My mom’s from San Miguel, Bulacan and I remember vividly how we used to buy those oh so yummy pastillas with long wrappers that reminded me of mermaid’s tails, though more elaborate. My lola would take us to the best pastillas-maker in the neighborhood to see how these are being made and to buy some for pasalubong. As a kid, I didn’t particularly fancy pastillas with dayap. My mom said this is the best kind but now, I look for it’s distinct taste in every pastillas I try. Sadly, the pastillas I get as pasalubong nowadays are without dayap and not as plump and soft as they used to be.

    Aug 24, 2011 | 4:54 pm

  29. cumin says:

    Hi MM, belated happy birthday!

    Your mom’s set of carving tools reminds of me NACIDA, they came to my elementary school one day to demonstrate their use, and as a child I was in awe but couldn’t get my mother to buy us one. :-)

    In college a friend gifted me with a small bottle of carved dayap, much too pretty to devour. It’s really a mystery why dayap is so hard to find here, when it’s a staple in neighboring southeast Asian countries. Like you, I also prefer it to kalamansi.

    Aug 24, 2011 | 5:29 pm

  30. Footloose says:

    For those of you at a loss as to what pattern to etch on your dayap rind, google emu eggshell carving images and choose the less complex designs you can emulate.

    @Millet, I baffle my friends when I say Laguna de Bay to rhyme with bye because they all know it incorrectly as sounding like Manila Bay. The body of water was referred to by locals of the time as Lawa ng Bae which the Spaniards then translated as Laguna de Bay.

    Aug 24, 2011 | 6:00 pm

  31. EbbaBlue says:

    Footloose, thanks for the info. And yipee… I had my key limes as sawsawan for my deep fried “banagan” shrimp last night. I added a little bit of a prime quality thai patis at ayun nga ang sarap. Wala yung medicine taste like ng ordinary limes, mas madali pang pigain. So now, next to calamansi, meron na akong bagong sour fruit, third nga ang lemon. I told my hubby from now on, it will be on our grocery list… key limes.

    Aug 24, 2011 | 7:51 pm

  32. EbbaBlue says:

    Millet, saan ka naka-bili ng dayap tree. Uutusan ko ang hipag ko na bumili para madala sa Quezon Province. Please advise. Thanks.

    Aug 24, 2011 | 7:58 pm

  33. EbbaBlue says:

    For breakfast here at work, I am now eating cookies (from Ikea imported from Sweden) filled with vanilla topped with candied lemon-lime. Ang sarap pala. The topping was chewy soft, at distinct talaga yung taste nung lime, sweetness and sourness is so blended nicely. To those who posted about pastillas and leche flan with dayap, hindi pa ako nakakatikim nuon. Pagbalik ko riyan next April, mag-ha-hunt ako nyan sa Bulacan.

    Aug 24, 2011 | 8:04 pm

  34. Mandy says:

    Aling Luz, the wonderful lady who does pastillas wrappers & carved dayap lives in San Miguel, sometimes in Malolos, Bulacan. :) I hope more people learn her craft and pass on the tradition. I’d love to learn how to make the cut-out wrappers!

    Aug 25, 2011 | 1:38 am

  35. Dragon says:

    @ Footloose, Barang, interesting that when it comes to Philippine ‘produce’ (particularly fruits) a lot of countries restrict them. Here in Australia, am sure you are aware of the long-going issue of Philippine mangoes. They are adamant that all mangoes here in Oz are local. Guess what: in Melbourne supermarkets, we normally get the mangoes from Thailand.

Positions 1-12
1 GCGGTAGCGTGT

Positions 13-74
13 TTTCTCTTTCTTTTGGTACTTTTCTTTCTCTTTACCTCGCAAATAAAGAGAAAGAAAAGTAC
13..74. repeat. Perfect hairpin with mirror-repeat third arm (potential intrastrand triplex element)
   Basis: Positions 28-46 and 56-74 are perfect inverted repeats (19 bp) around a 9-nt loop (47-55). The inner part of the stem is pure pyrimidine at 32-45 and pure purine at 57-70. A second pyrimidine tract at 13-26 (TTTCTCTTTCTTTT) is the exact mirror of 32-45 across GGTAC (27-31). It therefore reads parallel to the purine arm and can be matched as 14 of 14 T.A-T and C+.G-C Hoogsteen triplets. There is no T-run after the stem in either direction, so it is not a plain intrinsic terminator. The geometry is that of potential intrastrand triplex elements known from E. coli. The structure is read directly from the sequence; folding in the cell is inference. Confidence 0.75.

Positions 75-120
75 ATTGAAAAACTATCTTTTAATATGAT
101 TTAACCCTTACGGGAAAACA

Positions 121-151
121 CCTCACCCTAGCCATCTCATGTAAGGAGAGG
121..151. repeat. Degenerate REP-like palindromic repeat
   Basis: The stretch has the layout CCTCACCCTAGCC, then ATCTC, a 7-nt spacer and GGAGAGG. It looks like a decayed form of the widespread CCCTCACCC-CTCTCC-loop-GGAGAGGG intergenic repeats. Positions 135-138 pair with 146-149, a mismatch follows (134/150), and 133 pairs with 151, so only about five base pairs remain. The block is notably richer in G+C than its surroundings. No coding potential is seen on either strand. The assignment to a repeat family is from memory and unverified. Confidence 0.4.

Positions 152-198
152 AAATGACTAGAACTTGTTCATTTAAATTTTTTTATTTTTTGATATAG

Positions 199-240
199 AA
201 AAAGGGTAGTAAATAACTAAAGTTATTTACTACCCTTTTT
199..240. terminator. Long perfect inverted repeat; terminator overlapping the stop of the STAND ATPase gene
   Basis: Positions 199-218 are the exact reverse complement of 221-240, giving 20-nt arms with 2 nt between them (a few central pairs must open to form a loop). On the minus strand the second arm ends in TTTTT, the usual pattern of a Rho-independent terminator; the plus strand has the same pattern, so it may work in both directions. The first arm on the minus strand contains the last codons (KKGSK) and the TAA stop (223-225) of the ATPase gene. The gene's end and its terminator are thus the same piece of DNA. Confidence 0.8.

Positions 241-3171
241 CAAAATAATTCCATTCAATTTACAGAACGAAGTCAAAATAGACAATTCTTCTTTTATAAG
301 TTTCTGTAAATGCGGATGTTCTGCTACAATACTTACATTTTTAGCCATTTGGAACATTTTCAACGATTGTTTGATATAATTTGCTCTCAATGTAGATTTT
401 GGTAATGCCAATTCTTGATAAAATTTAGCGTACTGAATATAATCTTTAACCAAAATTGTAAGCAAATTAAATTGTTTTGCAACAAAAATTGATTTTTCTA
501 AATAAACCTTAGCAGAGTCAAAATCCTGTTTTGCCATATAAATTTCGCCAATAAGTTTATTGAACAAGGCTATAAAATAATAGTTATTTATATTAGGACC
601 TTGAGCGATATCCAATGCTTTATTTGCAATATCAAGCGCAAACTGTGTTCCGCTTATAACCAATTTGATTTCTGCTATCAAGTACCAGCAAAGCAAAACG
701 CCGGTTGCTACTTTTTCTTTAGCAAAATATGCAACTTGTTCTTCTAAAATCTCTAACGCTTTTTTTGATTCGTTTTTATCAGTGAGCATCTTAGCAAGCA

Aug 25, 2011 | 8:35 am

  36. Footloose says:

    @Dragon, I do not find these obviously paranoid proscriptions against Philippine fruits and foodstuffs annoying at all. I say let’s keep good Filipino stuff an impenetrable secret. Let them bigots perish in their benighted ignorance.

    Aug 25, 2011 | 8:20 pm

  37. S says:

    THAT is a wonderful collection of tools! You are very blessed!

    Aug 31, 2011 | 9:38 pm

  38. PITS, MANILA says:


    Sep 2, 2011 | 6:25 am

  39. PITS, MANILA says:


    Sep 2, 2011 | 6:29 am

  40. vitrix says:

    Dayap is not easy to find probably because the tree is difficult to grow. I have raised several dayap trees before. But while I had been lucky to harvest its fruits for more than a couple of fruiting cycles, it had been my misfortune and my deep sense of loss to see several trees wither before my very own eyes. Why the trees simply die without any perceptible rhyme or reason remains unknown. What I know, however, is that despite repeated frustrations, I still continue to plant and raise dayap, hoping that the next tree to bear fruit will be a sturdy one and will manage to outlive me. Oh, I love this tree so much that I am willing to trade one dayap for several kalamansi trees. It has a lovely smell, a kind of fragrance so distinct and inviting when used in leche flan. As its grated skin lends a fragrant smell and a lovely flavor to leche flan. To many Pampangos, a lecha flan is incomplete without dayap.

    Sep 2, 2011 | 3:15 pm

  41. Glady says:

    Hello sir, may i know where to buy lots of dayap?I badly needed them for my thesis T_T

    Oct 3, 2012 | 6:44 am

  42. Rafael says:


    San po ung salcedo market? Taga pasig po ako, naghahanap po kami ng dayap para sa leche flan sa pasko. Sanay kasi kami na merong dayap ang leche flan at hindi kami satisfied kapag wala. Thanks po.


    Nov 4, 2012 | 4:31 pm

  43. Marketman says:

    Rafael, Salcedo market is in the center of Salcedo Village in Makati City. Market on Saturday mornings only. You can also sometimes find dayap at the Centris Market, in Quezon City, on Sundays only, the Centris Market is located on EDSA near Quezon Avenue I think…

    Nov 4, 2012 | 5:31 pm

  44. Myra Mendiola says:

    Good day guys!

    For those bakeshops or filipino dessert cuisines who are looking for supplies of affordable dayap, you may order via my email at myrabelle_mendiola@yahoo.com. For your information. Thank you! :)

    Feb 23, 2013 | 12:23 pm

  45. franz says:

    i’m looking for dayap tree. been looking for close to two years now. can’t find one. can anyone help me? franz_b_69@yahoo.com

    i’m from paranaque by the way.

    May 13, 2013 | 1:20 pm